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Obama’s Rhetoric Then and Now

Five years ago, Barack Obama spoke to 200,000 people in Berlin, presenting himself as a “citizen of the world,” noting he didn’t “look like the Americans who’ve previously spoken” there, with a speech that failed to mention the historic Berlin addresses of his predecessors–John F. Kennedy (“Ich bin ein Berliner”) and Ronald Reagan (“Mr. Gorbachev, tear down this wall!”). The signature line in 2008 was: “People of Berlin–people of the world–this is our moment. This is our time.” It was rhetoric that made people on two continents swoon back then.

In 2008, Obama regaled the crowd with his agenda for the future: “defeat the Taliban … work with Russia … seek a partnership that extends across this entire continent … answer the call for a new dawn in the Middle East … send a direct message to Iran … support the Lebanese who marched and bled for democracy …” and on and on. Five years later, the speech reads like a list of things not accomplished: the Taliban were not defeated; the Russian reset failed; Iran ignored the direct message; Hezbollah hijacked the Lebanese democracy; the “new dawn” in the Middle East saw a U.S. ally removed in Egypt (with U.S. assistance), a U.S. ambassador murdered in Libya (with no U.S. response), a U.S. stance in Syria that amounted to mere rhetoric; and on and on.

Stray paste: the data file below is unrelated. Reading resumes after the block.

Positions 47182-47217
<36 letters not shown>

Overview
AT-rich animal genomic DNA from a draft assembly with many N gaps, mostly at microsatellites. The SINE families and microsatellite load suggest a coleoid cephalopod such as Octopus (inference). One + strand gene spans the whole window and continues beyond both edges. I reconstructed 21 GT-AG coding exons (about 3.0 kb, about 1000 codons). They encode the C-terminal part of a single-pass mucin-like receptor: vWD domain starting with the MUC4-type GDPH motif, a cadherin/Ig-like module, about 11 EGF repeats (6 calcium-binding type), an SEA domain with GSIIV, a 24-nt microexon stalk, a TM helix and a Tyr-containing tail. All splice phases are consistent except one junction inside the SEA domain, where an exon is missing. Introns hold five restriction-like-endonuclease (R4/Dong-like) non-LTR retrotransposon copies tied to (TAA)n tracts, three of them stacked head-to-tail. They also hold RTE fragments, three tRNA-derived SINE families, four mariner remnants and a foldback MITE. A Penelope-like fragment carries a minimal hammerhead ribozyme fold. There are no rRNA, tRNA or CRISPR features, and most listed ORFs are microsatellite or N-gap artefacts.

The 2013 Berlin speech consisted of warmed-over citizen-of-the-world rhetoric, poorly delivered, to a crowd 97 percent smaller than in 2008. The speech was replete with references to the Berlin Wall, but Obama again failed to acknowledge Reagan’s historic address. He proffered a historical account from which the American president’s contribution was absent (it was “citizens who choose whether to be defined by a wall, or whether to tear it down”). He intoned that since now “we face no concrete walls,” the new task involves less tangible ones: “as long as walls exist in our hearts to separate us from those who don’t look like us, or think like us, or worship as we do, then we’re going to have to work harder, together, to bring those walls of division down.”

The evening before the speech, deputy national security advisor Ben Rhodes briefed the press on it. He told reporters its “historical context” was important; it would be given at the “place where U.S. Presidents have gone to talk about the role of the free world essentially, whether it was President Kennedy or President Reagan standing at the Brandenburg Gate,” and that the Gate, “given its history of U.S. Presidents — President Reagan, President Clinton — speaking there … is an appropriate place to do the speech.” In the speech, however, Obama mentioned only JFK. For some reason, he chose not to mention his other two predecessors.

Kennedy and Reagan’s Berlin speeches were both aimed at a specific threat–the one posed by the Soviet Union. In 2013, the countries that arguably constitute the similar strategic challenge are Iran and North Korea (once considered part of an “axis of evil”–tyrannical regimes, seeking nuclear weapons, explicitly threatening the U.S. and its allies). Obama’s 2013 speech devoted one sentence to that subject. He asserted “we can forge a new international framework for peaceful nuclear power, and reject the nuclear weaponization that North Korea and Iran may be seeking.”

One suspects the “new international framework” is another Obama pipe dream, and that the key challenge is to enforce the existing one. But “rejecting” the Iranian and North Korean violations is going to take more than rhetoric.  


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